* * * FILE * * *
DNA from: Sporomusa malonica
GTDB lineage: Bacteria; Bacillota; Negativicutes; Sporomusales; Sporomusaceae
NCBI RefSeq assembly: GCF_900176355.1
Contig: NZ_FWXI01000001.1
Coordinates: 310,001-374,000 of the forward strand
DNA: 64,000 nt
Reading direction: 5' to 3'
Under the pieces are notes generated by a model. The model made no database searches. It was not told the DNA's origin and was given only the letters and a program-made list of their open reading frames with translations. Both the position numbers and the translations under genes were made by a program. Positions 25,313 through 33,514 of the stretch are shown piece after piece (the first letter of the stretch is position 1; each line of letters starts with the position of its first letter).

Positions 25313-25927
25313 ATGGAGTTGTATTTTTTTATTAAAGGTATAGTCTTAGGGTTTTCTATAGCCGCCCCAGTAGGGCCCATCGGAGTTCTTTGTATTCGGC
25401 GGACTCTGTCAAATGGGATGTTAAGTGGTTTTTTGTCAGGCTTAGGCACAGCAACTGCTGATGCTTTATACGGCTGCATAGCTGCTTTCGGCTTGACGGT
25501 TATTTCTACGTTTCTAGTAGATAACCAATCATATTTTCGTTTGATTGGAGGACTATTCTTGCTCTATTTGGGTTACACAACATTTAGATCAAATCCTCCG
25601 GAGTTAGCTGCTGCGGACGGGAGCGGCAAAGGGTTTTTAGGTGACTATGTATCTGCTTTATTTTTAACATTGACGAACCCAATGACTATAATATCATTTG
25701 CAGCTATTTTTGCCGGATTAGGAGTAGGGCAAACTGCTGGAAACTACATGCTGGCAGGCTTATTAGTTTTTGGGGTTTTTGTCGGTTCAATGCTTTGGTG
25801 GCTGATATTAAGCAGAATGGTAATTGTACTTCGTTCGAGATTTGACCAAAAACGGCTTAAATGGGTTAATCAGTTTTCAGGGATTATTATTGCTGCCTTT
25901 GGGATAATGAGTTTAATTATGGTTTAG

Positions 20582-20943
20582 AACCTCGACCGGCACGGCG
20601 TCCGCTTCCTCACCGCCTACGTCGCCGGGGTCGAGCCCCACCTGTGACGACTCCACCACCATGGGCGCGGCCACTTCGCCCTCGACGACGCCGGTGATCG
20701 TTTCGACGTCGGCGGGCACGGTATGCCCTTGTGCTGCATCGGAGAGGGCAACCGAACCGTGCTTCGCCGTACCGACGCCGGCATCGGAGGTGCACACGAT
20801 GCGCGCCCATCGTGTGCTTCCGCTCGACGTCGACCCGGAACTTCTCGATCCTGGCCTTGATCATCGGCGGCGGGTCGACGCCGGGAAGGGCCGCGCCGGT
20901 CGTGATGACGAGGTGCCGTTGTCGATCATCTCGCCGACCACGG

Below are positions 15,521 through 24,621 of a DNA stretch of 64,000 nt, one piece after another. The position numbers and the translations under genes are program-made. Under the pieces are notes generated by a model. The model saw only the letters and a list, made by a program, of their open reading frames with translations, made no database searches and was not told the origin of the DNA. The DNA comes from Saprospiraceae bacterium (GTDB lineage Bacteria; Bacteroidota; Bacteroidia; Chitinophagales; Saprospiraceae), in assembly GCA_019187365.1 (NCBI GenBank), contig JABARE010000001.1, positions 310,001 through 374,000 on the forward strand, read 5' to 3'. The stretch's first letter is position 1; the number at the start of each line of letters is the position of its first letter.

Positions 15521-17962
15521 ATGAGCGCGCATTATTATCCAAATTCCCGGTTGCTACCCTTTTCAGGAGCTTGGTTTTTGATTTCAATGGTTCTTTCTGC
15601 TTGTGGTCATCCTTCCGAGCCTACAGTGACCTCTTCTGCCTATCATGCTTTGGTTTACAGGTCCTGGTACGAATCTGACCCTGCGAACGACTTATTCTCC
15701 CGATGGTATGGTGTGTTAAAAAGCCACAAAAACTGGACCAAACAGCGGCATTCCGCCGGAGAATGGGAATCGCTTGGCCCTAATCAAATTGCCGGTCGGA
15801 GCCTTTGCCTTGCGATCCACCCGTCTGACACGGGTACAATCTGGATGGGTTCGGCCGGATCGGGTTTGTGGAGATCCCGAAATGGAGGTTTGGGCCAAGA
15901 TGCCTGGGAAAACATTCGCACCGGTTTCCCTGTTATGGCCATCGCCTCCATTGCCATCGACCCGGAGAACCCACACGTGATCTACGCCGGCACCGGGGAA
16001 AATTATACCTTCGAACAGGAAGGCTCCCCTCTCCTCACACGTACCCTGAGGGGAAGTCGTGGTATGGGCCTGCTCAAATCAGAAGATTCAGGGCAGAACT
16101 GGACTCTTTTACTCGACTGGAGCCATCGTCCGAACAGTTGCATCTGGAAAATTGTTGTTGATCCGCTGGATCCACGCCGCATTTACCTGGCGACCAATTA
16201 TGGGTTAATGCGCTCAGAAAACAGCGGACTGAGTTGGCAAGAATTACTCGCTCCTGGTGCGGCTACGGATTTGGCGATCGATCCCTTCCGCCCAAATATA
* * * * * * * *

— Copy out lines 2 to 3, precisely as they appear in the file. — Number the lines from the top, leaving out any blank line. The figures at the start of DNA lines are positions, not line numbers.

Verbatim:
GTDB lineage: Bacteria; Bacillota; Negativicutes; Sporomusales; Sporomusaceae
NCBI RefSeq assembly: GCF_900176355.1